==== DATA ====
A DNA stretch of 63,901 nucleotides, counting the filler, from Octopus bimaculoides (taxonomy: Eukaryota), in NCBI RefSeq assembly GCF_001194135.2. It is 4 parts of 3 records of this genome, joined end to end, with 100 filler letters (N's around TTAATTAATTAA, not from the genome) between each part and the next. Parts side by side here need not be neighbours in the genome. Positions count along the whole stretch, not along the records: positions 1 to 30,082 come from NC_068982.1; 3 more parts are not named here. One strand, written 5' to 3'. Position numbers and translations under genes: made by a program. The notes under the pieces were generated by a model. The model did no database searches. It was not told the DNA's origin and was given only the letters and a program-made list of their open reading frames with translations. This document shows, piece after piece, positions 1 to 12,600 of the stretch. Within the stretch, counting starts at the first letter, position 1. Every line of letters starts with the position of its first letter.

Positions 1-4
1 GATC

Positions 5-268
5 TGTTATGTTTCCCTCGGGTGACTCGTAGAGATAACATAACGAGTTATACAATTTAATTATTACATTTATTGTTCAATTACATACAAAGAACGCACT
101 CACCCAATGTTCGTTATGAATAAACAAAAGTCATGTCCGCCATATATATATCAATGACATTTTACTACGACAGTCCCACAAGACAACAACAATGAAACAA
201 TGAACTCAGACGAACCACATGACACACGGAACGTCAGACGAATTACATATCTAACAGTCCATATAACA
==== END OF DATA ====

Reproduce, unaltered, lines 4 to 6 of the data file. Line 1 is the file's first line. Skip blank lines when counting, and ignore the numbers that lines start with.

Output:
Positions 5-268
5 TGTTATGTTTCCCTCGGGTGACTCGTAGAGATAACATAACGAGTTATACAATTTAATTATTACATTTATTGTTCAATTACATACAAAGAACGCACT
101 CACCCAATGTTCGTTATGAATAAACAAAAGTCATGTCCGCCATATATATATCAATGACATTTTACTACGACAGTCCCACAAGACAACAACAATGAAACAA